})))
}

# read airport long/lat data set

args <- commandArgs(TRUE)

# read the number of airports to use (sample size) from the command-line
smp.size <- as.numeric(args[1])

# choose a random sample of airports
sampling <- sample((1:nrow(air.locs)), smp.size)

# shrink dataframe
air.locs <- air.locs[sampling, ]

# create a matrix of unique subsets of indices from the
# data frame that stores the airport information
combos <- combn(1:nrow(air.locs), 2)
num.of.comps <- ncol(combos)

# use single core
single <- function(){
the.sum <- sum.of.distances(combos)
result <- the.sum / num.of.comps
return(result)
}

# use two cores
mult <- function(){
half <- floor(num.of.comps/2)
f1 <- parallel(sum.of.distances(combos[, 1:half]))
f2 <- parallel(sum.of.distances(combos[, (half+1):num.of.comps]))
the.sum <- sum(as.vector(unlist(collect(list(f1, f2)))))
result <- the.sum / num.of.comps
return(result)
}

# compare the execution times (in time elapsed)
perform <- function(){
first <- system.time(res1 <- single())
second <- system.time(res2 <- mult())
cat(smp.size); cat(",first,"); cat(first[3]); cat(","); cat(res1); cat("\n");
cat(smp.size); cat(",second,"); cat(second[3]); cat(","); cat(res2); cat("\n");
}

perform()


Then, I wrote a wrapper program in python that compared the speeds using sample sizes from 10 to 800 in increments of ten.

The results:

Time comparison between single and multicore execution time in seconds. The curves were smoothed using LOESS.

The parallelized solution is much faster but it is not twice as fast, as one might expect. This is because, not only is there overhead involved in the process of forking and collecting the result, but part of the program (namely the reading of the dataset) is not parallelized. (For more information, check out Amdehl’s Law).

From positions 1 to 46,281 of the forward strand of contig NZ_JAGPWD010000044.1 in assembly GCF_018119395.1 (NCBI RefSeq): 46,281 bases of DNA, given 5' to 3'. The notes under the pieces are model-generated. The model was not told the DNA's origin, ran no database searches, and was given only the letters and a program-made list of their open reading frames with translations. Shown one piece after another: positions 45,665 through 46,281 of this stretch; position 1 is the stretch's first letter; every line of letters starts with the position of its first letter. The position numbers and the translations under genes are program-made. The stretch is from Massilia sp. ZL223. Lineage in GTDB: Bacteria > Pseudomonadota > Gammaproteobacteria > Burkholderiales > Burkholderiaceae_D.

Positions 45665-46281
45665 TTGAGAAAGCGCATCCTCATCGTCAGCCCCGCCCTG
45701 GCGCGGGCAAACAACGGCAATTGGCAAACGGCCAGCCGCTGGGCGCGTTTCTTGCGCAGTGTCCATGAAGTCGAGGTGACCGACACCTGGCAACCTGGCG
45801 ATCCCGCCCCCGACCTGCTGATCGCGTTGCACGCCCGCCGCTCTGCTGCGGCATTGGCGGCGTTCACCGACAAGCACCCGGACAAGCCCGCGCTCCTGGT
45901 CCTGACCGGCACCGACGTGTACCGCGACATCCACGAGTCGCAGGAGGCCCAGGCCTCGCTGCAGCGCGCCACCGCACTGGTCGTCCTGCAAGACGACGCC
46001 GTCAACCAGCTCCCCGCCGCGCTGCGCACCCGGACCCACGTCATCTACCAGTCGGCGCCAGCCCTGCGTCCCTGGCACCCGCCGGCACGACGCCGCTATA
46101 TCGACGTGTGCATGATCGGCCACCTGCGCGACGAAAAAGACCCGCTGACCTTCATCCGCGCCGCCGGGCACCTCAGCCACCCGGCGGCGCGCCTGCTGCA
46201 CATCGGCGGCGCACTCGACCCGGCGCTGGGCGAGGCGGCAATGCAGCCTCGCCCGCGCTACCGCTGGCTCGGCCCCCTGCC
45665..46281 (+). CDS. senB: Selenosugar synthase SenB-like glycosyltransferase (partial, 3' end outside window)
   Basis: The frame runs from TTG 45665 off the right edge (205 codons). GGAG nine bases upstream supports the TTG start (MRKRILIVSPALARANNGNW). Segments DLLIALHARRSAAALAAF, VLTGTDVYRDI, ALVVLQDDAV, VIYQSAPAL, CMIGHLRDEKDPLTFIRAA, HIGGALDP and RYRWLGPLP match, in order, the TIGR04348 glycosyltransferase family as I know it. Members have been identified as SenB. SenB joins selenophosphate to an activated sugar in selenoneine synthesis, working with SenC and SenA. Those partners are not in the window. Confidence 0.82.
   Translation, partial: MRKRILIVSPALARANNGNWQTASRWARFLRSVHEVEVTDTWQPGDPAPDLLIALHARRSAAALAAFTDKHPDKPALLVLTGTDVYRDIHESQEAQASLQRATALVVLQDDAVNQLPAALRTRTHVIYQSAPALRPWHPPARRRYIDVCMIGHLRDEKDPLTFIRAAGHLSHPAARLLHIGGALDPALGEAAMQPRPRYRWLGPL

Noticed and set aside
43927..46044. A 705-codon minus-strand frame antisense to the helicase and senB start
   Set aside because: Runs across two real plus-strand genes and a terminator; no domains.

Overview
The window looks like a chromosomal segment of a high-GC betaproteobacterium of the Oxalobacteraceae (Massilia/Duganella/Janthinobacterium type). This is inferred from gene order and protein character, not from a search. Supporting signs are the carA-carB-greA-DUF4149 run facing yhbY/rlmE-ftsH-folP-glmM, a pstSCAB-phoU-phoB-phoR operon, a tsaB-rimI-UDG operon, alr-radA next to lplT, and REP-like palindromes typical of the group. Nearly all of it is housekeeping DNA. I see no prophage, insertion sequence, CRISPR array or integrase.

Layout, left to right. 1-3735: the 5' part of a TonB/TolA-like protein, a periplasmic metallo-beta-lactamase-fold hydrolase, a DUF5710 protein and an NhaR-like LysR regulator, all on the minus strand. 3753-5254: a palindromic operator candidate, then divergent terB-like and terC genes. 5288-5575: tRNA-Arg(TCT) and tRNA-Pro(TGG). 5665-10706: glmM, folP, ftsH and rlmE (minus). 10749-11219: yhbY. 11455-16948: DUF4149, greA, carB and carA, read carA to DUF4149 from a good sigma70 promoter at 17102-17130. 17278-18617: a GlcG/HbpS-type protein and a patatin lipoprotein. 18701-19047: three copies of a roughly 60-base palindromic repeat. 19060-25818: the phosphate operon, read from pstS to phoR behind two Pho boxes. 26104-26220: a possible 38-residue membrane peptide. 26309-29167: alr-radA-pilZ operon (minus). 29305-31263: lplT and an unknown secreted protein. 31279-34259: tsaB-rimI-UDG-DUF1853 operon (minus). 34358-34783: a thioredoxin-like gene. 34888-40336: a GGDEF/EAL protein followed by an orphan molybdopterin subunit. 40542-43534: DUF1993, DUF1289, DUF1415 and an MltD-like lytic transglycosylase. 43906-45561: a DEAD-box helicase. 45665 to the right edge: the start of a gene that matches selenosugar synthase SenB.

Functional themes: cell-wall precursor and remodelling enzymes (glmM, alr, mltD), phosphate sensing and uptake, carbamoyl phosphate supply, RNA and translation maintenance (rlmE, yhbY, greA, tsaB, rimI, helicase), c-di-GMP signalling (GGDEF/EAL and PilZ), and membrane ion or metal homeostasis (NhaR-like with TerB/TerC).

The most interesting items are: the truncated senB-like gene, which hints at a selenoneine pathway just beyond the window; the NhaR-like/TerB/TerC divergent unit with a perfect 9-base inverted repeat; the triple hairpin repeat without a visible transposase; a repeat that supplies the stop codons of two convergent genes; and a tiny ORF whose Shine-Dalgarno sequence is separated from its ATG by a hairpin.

Some cursory curve-fitting suggests that the single core solution’s execution time is fairly well-modeled by the function $.00014(n)(n-1)$ and the dual core solution is well modeled by $.00009(n)(n-1)$. This would make the total time to completion about 7 hours and 4.5 hours, respectively.

After about 1 hour, I psychosomatically smelled melting plastic from my laptop so I called off the actual distance calculation. But repeated trials with sample sizes of 300 suggested that the sampling distribution of the sample mean (whew) had a mean of about 1,874 km and a standard deviation of 64 km (this is the standard error of the mean). This would suggest that the mean distance between any two US airports is about 1,874 km +- 125 (543 miles +- 78) with a standard deviation of around 1109 km (689 miles).

As this example shows, even a kludge-y solution that uses more than one thread can give you pretty substantial speed increases. In future posts, I plan to cover applying Rcpp to this problem and setting up a cluster to perform this calculation. In the meantime, I'll still be starting things at night and regretting it in the morning.

Footnote: If you're interested in this topic, I suggest you check out this site from CRAN. Also, everything I know about parallel R, I learned from this book.